Helping us to see the face of Christ

| Deacon Grant Gerlach | October 25, 2013 | 0 Comments

Praying“The crown of righteousness awaits . . . all who [long] for [God’s] appearance.”

This statement from St. Paul to Timothy (2 Timothy 4:8) reminds us of our ultimate longing and destiny. We all long for right relationships — to live in harmony with others — and we all desire to see the face of God, that face which ultimately radiates from the face of Jesus Christ, through whom we are able to see the Father. It is, in fact, our destiny to behold this face in all its heavenly glory!

But, we don’t behold this face as we should now because the darkness of sin has clouded our vision. That sin which puffs-up our eyes and has us pray as the Pharisee in the Gospel: I thank myself (ultimately) for my righteousness, for “I am not like the rest of humanity . . . I fast . . . I pay tithes.” I’m good, I do, I give — I, I, I. Did I forget anything? Oh, yeah, what about this tax collector? Look at him; he doesn’t deserve the same that I’ve earned.

Yikes! This “exaltedness” has no place in Christian prayer. Our Lord makes this perfectly clear. Instead, it is the tax collector who goes home justified, for “the one who humbles himself will be exalted.”

This is how Christian prayer is to begin, especially the prayer of petition: “O God, be merciful to me a sinner.” This is reflected in the pinnacle of Christian prayer, the eucharistic liturgy, which begins (after the initial greeting): “Let us acknowledge our sins . . . Lord, have mercy.”

Cry of the poor

Surely this sincere and contrite “lowly” prayer “pierces the clouds” of sin’s darkness and has our “petition [reach] the heavens.” For “the Lord hears the cry of the poor,” especially those poor in spirit — those who have humbly acknowledged their place before God as dependent creatures — whose kingdom is heaven (cf. Matthew 5:3).

This “lowly and poor” prayer purifies our hearts and helps us to see God (cf. Matthew 5:8). Truly, God our Father comes into focus more and more in the face of Jesus when we ask for forgiveness: “Forgive us our trespasses as we forgive those who trespass against us.”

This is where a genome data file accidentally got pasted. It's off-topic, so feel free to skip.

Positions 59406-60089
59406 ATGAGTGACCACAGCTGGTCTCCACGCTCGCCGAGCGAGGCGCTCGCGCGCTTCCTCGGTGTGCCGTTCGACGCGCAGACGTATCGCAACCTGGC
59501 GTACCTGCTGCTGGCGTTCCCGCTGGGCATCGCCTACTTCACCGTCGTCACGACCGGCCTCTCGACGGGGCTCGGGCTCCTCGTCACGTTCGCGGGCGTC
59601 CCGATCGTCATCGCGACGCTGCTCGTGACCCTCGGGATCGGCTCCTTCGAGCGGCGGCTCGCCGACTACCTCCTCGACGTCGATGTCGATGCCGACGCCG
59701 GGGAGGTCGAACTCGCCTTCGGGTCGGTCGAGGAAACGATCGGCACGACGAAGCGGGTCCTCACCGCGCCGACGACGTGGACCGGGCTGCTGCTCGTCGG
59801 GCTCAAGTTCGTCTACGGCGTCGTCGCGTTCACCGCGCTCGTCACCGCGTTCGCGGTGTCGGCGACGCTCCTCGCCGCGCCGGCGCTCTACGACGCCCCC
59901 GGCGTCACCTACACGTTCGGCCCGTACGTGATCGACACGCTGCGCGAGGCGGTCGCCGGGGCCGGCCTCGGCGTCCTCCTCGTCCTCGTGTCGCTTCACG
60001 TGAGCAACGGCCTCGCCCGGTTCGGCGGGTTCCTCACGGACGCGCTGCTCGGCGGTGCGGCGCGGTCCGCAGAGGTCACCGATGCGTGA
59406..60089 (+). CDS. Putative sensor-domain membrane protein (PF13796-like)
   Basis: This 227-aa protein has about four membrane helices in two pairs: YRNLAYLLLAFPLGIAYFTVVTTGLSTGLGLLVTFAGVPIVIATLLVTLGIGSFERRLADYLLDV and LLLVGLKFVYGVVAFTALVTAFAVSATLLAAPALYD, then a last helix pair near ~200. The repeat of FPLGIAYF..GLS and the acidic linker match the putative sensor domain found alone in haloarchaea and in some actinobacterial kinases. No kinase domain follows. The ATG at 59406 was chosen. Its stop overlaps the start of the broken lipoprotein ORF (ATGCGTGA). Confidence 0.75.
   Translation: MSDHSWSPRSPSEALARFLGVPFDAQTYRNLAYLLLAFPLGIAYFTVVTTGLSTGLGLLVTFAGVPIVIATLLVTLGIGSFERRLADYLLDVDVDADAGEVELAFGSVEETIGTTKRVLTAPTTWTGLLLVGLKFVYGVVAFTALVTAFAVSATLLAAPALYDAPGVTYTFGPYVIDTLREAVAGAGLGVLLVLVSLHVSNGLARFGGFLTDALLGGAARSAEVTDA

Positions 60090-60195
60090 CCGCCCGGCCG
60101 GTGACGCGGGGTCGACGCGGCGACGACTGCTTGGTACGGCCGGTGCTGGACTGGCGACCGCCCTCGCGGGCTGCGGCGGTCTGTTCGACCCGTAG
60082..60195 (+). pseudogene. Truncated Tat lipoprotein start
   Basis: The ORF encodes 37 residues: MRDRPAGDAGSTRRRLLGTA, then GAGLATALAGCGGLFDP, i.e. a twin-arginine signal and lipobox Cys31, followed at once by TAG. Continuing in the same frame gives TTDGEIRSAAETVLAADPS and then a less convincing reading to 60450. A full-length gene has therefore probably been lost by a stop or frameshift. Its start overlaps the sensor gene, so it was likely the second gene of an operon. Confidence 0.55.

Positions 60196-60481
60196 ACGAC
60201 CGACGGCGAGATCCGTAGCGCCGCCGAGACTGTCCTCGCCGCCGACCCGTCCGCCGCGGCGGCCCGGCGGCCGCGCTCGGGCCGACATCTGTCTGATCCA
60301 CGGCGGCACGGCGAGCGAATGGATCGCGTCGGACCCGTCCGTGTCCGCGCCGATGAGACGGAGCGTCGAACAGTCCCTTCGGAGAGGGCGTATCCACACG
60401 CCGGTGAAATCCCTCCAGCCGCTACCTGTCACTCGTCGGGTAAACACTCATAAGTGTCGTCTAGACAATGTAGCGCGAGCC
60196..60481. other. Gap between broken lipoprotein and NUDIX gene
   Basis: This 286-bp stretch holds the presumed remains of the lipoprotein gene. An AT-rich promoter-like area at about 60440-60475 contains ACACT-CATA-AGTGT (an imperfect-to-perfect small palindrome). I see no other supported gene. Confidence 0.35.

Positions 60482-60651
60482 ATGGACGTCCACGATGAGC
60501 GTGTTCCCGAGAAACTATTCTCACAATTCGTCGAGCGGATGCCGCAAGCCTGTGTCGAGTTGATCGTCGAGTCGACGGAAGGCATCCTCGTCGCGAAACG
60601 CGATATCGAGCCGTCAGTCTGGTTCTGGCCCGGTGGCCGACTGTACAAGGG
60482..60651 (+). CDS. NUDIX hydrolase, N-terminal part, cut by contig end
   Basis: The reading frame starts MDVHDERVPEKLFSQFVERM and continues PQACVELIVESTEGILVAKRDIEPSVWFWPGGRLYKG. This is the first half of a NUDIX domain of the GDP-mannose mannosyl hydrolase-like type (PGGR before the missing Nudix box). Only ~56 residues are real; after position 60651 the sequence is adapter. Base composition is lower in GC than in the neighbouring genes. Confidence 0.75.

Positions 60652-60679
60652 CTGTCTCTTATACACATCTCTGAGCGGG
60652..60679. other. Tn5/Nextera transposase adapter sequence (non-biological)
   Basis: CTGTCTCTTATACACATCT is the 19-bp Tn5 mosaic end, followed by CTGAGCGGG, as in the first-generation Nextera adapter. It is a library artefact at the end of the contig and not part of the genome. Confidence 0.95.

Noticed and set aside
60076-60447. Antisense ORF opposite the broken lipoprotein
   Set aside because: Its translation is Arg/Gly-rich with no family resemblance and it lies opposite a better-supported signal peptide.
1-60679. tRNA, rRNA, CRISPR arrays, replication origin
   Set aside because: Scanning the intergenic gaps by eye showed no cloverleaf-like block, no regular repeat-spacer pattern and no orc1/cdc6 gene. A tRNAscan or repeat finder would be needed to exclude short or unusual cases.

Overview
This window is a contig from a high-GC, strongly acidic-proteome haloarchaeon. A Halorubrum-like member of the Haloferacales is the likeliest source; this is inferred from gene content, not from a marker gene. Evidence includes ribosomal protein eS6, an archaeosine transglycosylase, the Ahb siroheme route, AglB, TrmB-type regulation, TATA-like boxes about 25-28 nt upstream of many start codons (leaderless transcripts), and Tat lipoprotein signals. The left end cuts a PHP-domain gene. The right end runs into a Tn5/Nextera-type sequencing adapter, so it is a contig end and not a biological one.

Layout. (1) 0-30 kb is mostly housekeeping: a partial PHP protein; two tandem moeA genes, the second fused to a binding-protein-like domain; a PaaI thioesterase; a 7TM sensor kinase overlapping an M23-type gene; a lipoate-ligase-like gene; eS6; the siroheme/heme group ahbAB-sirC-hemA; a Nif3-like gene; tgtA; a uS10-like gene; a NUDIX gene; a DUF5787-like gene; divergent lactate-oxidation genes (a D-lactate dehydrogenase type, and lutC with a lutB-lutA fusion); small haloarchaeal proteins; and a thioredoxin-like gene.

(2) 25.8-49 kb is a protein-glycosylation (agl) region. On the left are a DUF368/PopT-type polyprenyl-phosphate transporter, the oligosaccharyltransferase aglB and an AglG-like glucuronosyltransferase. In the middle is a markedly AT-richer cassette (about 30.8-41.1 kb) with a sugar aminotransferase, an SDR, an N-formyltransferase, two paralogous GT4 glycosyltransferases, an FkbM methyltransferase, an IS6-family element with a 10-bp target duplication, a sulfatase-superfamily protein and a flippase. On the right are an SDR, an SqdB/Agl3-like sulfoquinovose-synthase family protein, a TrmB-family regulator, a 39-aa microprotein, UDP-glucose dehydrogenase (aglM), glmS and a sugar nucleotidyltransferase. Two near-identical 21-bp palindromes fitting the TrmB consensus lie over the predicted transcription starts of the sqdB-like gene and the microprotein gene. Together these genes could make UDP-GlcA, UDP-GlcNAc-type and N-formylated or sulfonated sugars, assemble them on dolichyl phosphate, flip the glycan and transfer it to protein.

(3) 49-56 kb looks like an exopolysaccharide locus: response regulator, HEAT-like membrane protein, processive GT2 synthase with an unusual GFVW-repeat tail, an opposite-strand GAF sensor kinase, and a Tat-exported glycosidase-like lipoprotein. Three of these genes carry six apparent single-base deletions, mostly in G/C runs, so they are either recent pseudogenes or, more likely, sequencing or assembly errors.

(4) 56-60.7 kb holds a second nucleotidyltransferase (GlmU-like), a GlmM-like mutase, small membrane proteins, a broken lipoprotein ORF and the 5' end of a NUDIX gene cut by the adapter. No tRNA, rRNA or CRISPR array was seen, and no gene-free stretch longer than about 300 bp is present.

Instead of placing our eyes on our “I” — our ego — (like the Pharisee), when in prayer, we are to place them on our Lord (like the tax collector) and ask for his merciful forgiveness so that, in the end, he would “[lift] up the lowly,” as Our Lady so beautifully proclaims and rejoices in her Magnificat (see Luke 1:46-55), and bring us out of our darkness and into our heavenly home justified to behold his luminous face.

May Our Lady help us see this face! It is Mary, after all, who first beheld this face in a manger. She, who forevermore beholds his face in all its heavenly glory, also longs for us to see her son’s face and sing with the heavenly creatures, “Glory to God in the highest!”

Who knew all this was going on at the beginning of the Eucharist?!

Deacon Gerlach is in formation for the priesthood at St. Paul Seminary for the Diocese of Rapid City, S.D. His home parish is the Cathedral of Our Lady of Perpetual Help in Rapid City, and his teaching parish is St. Ambrose of Woodbury in Woodbury.


Sunday, Oct. 27
30th Sunday in Ordinary Time

  • Sirach 35:12-14, 16-18
  • 2 Timothy 4:6-8, 16-18
  • Luke 18: 9-14


During your prayer time this week, what one thing can you do to focus less on yourself and more keenly on the face of Christ and his will for you?



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Category: Sunday Scriptures